New bid to stop relaxation of Swiss arms exports

The issue of Swiss-produced war materiels and exports has been in the spotlight in Switzerland in recent months. Keystone

A Swiss group wants to launch a people’s initiative to stop the government from relaxing arms export rules to conflict-ridden states.

This content was published on September 10, 2018 - 12:14

Zurich-based NGO CampaxExternal link says it is spearheading a campaign in the hope of getting the Swiss authorities to change course as the Federal Council has “apparently lost its moral compass”.

The group made the launch of the initiative dependent on the government and parliament changing their policy and on the support of at least 25,000 supporters pledging to help collect a handful of signatures each.

The nascent Alliance against Arms Exports to Civil War Countries wants to prevent arms supplies to countries involved in "internal armed conflicts" and those that seriously and systematically violate human rights.

The group says Switzerland’s political leadership and arms industry is “neither interested in our humanitarian tradition nor in the widespread discomfort among the population when Swiss weapons fall into the hands of dictators and terrorists”.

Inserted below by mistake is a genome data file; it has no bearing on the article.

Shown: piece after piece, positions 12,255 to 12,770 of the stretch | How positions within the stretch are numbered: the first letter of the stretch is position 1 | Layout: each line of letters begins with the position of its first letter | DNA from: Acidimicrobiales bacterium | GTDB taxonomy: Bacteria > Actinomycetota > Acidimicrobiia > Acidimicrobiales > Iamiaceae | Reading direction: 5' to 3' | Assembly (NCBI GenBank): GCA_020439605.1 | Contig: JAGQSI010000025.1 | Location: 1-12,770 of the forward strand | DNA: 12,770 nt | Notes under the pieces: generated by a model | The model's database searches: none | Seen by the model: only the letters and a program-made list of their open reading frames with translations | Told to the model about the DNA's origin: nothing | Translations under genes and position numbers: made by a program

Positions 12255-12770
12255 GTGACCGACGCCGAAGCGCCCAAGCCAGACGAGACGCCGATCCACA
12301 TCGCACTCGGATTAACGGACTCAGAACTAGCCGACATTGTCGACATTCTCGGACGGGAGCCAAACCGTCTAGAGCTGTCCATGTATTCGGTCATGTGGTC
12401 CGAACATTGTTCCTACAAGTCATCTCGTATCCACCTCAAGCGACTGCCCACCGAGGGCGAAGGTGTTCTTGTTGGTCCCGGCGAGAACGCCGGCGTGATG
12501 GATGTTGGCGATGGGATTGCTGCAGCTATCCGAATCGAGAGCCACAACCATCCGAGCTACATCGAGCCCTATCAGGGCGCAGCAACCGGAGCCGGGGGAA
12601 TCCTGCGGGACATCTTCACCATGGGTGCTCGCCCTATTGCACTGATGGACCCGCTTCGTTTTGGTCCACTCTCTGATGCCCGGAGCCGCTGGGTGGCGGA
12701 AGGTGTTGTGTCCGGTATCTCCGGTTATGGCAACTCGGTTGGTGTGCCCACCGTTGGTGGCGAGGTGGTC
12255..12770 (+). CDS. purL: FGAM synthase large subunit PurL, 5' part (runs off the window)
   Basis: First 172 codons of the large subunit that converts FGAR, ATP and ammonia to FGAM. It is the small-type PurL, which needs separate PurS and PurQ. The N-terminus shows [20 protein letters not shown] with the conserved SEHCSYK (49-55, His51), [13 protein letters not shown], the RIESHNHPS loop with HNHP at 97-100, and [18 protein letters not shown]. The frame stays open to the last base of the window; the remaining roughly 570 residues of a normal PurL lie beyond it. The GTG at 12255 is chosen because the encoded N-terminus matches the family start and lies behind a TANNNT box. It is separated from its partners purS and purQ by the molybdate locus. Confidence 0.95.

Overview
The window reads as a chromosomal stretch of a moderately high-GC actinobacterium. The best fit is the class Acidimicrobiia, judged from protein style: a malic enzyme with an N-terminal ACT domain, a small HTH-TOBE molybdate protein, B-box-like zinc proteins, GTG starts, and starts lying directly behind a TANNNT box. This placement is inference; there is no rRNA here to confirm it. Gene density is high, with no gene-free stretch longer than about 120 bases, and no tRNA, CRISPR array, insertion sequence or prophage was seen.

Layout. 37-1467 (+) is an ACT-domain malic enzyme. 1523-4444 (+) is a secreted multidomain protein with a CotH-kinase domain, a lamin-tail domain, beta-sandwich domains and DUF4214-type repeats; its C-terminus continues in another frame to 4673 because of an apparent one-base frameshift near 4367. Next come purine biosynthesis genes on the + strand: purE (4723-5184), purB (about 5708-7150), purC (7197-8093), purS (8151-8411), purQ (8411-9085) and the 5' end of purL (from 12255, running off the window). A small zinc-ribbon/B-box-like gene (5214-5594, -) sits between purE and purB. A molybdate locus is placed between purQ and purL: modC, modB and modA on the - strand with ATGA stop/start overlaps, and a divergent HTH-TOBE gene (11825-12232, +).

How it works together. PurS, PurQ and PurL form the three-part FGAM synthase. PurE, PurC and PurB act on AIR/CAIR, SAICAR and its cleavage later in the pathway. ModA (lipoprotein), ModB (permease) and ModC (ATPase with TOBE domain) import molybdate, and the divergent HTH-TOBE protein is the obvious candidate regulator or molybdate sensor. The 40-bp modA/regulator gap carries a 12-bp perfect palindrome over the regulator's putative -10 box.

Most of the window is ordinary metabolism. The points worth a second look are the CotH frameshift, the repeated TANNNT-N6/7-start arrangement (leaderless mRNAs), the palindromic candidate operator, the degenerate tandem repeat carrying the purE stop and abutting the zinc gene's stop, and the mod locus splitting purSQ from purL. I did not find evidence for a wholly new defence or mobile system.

It was referring to recent media reports claiming Swiss-made weapons had fallen into the hands of Islamic State group militants in Syria and were being bought on Facebook by Libyan militants. A report by the Federal Audit Office published this month showed weapons exports regulations are easy to bypass and Swiss authorities approve almost all export requests for war materiel.

+ Uncensored report on arms exports reveals shortcomings

“Arms exports should no longer be allowed to be approved over the heads of the population and parliament,” they said in a statement on Monday. 

“Foreign policy is central to our understanding of ourselves as a nation within the international community. We want to decide for ourselves whether we want to fuel armed conflicts with arms supplies or whether we want to seek diplomatic solutions.”

Ultimately, the group would need to collect at least 100,000 signatures within 18 months to trigger a vote on the issue.

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